ER Diagram for a Movie Database
A step-by-step guide on how to design an ER diagram for a movie database and model the relationships between actors, movies, and studios.
An entity-relationship diagram (ER diagram or ERD) is a visual representation of a database that displays the relationships between entities. In this article, we’ll guide you through the process of designing an ER diagram for a movie database, using a case study to illustrate the concepts. We’ll cover the basics of data modeling and ER diagrams and show you how to model the relationships between actors, movies, and studios in a clear and efficient way.
By the end of this tutorial, you will have a better understanding of how to use ER diagrams to design a movie database and other types of databases.
Creating the ER Diagram for a Movie Database
When creating an entity-relationship diagram for any kind of database, you’ll go through the three main phases of data modeling: drafting the conceptual model, logical model, and physical model. What are each of these models?
- Conceptual model: In this phase, you will identify and define the entities, attributes, and relationships that are relevant to your database. You will also establish the rules and constraints that will structure the data. The goal of this phase is to talk to the business stakeholders and create a high-level understanding of the data and its structure.
- Logical model: In this phase, you will map the conceptual model to a more detailed logical model. This will involve expanding the entities found in the conceptual model and defining the attributes that will be used to store the data. Also you will determine the relationships between the entities (which will turn into database tables), and the integrity constraints that will ensure the accuracy and consistency of the data.
- Physical model: In this third and final phase, you will design the actual database schema for a specific database engine. This will include specifying the data types, indexes, and other physical characteristics of the tables and columns, as well as optimizing the schema for performance and other factors. The physical model represents the final design of the database and is used to create the actual database instance with DDL statements.
Who Creates the ER Diagram?
The responsibility for creating the ER diagram falls to the database designer. The database designer works to design and implement the database schema and maintain the integrity and performance of the database. Database performance can be improved throughout time. However, if the database designer can predict some areas where best practices can be applied to improve the overall quality of the database, then those should be made.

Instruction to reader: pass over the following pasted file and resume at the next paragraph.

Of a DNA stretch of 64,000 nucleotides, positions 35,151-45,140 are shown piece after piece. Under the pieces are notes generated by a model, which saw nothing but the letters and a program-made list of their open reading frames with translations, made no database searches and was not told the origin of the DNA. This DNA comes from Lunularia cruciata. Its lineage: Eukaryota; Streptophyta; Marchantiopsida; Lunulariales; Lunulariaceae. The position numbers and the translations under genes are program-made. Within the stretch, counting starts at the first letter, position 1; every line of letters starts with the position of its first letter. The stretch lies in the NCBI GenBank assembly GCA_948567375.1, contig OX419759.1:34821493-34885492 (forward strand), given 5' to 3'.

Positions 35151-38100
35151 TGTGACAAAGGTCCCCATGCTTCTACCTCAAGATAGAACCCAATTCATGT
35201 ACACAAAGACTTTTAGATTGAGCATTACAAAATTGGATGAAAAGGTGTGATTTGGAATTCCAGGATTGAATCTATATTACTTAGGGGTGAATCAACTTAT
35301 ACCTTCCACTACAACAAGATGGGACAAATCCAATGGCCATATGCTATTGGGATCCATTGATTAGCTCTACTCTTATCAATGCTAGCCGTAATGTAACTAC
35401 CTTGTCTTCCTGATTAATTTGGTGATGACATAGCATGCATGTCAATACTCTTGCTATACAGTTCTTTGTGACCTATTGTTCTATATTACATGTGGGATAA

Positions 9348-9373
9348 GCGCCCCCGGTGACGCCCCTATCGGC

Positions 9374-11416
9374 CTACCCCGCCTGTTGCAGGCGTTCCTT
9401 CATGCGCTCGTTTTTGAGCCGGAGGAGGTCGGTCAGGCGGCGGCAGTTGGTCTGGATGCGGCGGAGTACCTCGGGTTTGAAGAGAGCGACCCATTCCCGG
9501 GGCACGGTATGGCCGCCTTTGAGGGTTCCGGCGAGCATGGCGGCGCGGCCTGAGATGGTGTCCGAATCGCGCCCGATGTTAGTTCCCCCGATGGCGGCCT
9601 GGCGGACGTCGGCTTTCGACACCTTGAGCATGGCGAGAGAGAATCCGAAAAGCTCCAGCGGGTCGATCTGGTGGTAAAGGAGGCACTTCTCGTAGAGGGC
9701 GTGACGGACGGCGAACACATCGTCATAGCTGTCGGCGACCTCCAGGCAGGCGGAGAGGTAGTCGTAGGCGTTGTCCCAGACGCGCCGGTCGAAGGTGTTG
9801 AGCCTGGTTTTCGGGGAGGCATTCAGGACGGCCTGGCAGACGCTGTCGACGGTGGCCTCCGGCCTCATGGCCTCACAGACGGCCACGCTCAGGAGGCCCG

Because some of these performance aspects include when to apply denormalization (which influences the physical model), this can also fall to the database designer. Also, the designer needs to ensure data integrity by applying CHECK constraints on some columns and making sure foreign keys are used where necessary. Sometimes data quality and database integrity might also involve making sure to apply
CASCADING TRIGGERS ON DELETE and/or
The database designer may also consult with other stakeholders and IT professionals to ensure the database meets the needs of the business and is compatible with the application or system that will be accessing it.
An ER diagram is an important tool that defines the structure and relationships of the data. It is the responsibility of the database designer to create a clear and accurate representation.
Designing a Movie Database
We start our data modeling by defining the main entities in our movie database. This is the initial step of creating the conceptual data model. The main entities for our ERD are movies, genres, actors, and directors. We’re going to use Vertabelo to design our data model so we can take advantage of the end-to-end integration of the logical and physical data model. This will make things easier later in the process.
In addition to the main entities, we’ve also added a few more that are relevant to cataloging movies. Our example database model is quite simple, but if you are working with a more complex concept, you may need to leave a few comments in the model. It’s a good idea to use text notes in Vertabelo for these clarifications.
Ok, now let’s add some detail to our model:
All of the tables have basic attributes, like first names and last names for entities that represent people and simple names for other objects like movie genre, languages, cinemas, and awards. We’ve also added relationships between entities. This is the logical model.
Most of the entities and attributes are self-explanatory, so we won’t go through each one in detail. There are a few cases where we need more information, which we’ll cover next.
Movie table, we have these two interesting attributes:
MovieLength– The running time of the movie, typically stored in minutes. Hence, we use an integer datatype.